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post #1 of (permalink) Old 10-08-2012, 12:42 AM Thread Starter
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What's the value of a WorldTour Finals title compared to a Grand Slam title - for the history books (/the records) ?
...Or, in other words: How many WTF titles does player B need to make up for one Slam title of player A ?

Please refer to the "average" Slam (or the average of the Slams). Otherwise it would become too complicated.

I collected data about the WTF (and the Slams), among others from earlier threads, as well as facets of opinions from other people and myself.
Feel free to argue and discuss everything!

The WorldTour Finals

The WTF is the climax of the Indoor season (the "Indoor season final") and also the final (individual) tournament of the entire Tennis season.
Although the court was slowed down in recent years, Indoors Hardcourt conditions in itself are not "neutral" or equal for all players and playing styles.
The WTF is definitely not the "Tennis World Championship" that decides the best player of the season,
the more since the rankings system is an actual circular one (it doesn't start by zero at the beginning of the following season).
The Best-8 and RoundRobin "showcase" format distinguishes the WTF from the Slams (and other tournaments) though and makes it special
(partly also because of the qualifying processes the weeks prior to it).
In this design and entity the WTF is a great event that the vast majority of tennis fans and tennis players appreciates and anticipates.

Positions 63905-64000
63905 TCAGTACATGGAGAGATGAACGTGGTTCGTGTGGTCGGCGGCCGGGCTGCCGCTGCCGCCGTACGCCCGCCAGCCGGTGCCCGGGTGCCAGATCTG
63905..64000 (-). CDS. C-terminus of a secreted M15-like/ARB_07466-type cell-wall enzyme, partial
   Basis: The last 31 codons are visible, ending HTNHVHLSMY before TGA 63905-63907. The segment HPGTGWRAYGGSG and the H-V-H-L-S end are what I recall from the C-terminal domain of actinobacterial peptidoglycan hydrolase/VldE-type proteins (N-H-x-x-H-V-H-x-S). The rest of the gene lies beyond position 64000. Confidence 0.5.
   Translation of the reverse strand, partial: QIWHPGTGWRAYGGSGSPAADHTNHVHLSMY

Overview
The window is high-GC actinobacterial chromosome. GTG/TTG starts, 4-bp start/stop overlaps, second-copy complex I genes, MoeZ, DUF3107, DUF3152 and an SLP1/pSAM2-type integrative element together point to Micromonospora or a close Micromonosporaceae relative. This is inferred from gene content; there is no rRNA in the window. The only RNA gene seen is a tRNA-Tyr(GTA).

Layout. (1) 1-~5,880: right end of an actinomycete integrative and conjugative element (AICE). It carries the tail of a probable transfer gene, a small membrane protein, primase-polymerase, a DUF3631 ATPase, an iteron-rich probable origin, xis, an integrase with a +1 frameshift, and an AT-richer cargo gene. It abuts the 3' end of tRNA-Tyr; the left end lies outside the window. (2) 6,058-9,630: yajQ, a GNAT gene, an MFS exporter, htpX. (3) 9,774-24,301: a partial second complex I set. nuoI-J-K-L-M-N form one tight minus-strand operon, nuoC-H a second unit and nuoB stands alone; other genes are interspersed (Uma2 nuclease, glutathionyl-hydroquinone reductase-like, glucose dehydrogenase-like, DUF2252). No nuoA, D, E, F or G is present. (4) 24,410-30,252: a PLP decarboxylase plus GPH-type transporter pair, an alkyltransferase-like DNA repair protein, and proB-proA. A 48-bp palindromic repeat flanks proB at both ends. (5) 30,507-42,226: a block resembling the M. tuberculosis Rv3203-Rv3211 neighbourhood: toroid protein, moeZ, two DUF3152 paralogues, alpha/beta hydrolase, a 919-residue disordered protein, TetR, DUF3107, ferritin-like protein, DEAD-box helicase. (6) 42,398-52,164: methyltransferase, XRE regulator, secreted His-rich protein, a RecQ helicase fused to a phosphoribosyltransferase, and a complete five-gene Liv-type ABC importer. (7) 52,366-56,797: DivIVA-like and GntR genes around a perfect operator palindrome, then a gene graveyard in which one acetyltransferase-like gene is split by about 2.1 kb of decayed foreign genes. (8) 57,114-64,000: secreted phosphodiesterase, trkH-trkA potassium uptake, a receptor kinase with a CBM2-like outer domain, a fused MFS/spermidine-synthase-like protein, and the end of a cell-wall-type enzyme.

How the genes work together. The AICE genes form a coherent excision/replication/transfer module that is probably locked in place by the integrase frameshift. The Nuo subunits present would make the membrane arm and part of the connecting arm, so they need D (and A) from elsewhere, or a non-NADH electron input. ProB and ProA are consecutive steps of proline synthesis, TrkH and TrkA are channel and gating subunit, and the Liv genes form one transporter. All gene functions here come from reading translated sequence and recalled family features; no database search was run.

However, it's of a much smaller format than the Slams and definitely doesn't reach the prestige and importance of them.
How close it comes to the Slams in this regards shall be discussed!

The Grand Slams were established much earlier than the WTF, however all the time between the mid 1930s and 1969 they were for amateurs while the Pro "Slams" (that usually didn't feature a 128 draw) where (much) stronger tournaments.
The WTF was established in 1970, shortly after the advent of the Open Era.
Before the 90s the WTF was more prestigeous than the Australian Open (which didn't even hold an 128 player draw before 1988, btw).
Maybe these facts are not this important today, but if so tradition in itself is apparently not so important today, which is perfectly possible.

Every great player of the Open Era has won the WTF at least once, except for Wilander (and Nadal, who still has the chance).
It arguably has the most impressive roll-call of champions of any tournament in the Open Era.
From it's winners list only Davydenko never reached a Slam final (a second WTF final though) and Corretja and Nalbandian never won a Slam.

Anyway, in recent years there were several withdrawals at the WTF and players in relatively bad shape.
Whether it was because of the "long, grueling" season or rather fault of the players theirselves (priority settings f.i.) is secondary!
Many Federer fans tend to ignore it, but it's a fact that these circumstances affected the WTF, left it's marks. But to what extent?
When you look at the winners as well as finalists and also semifinalists of the WTF since 1998, you will see that there were often surprises. That was much different before.

Surface/Conditions (changes):
The WTF used to be played on (indoor) carpet and fast indoor hardcourts (the difference between both isn't this huge).
(There was an exception in 1974 when it was played on grass. But at the USO there were more surface changes back then!)
However, from 2003 to 2006 the surface changes at the WTF became bigger and more frequent.
In 2003 and 2004 it was even played on Outdoor hardcourts, an episode I rate particularly inglorious (inconsistent).
Moreover, since the late 90s the courts were slower in most of the years (but, again, not in every year!), a trend appreciated by the majority of the players, and widely considered a logical evolution.
We can say that since 2006 there were no more bigger changes to the surface/conditions. (And I hope there won't be any again in the future.)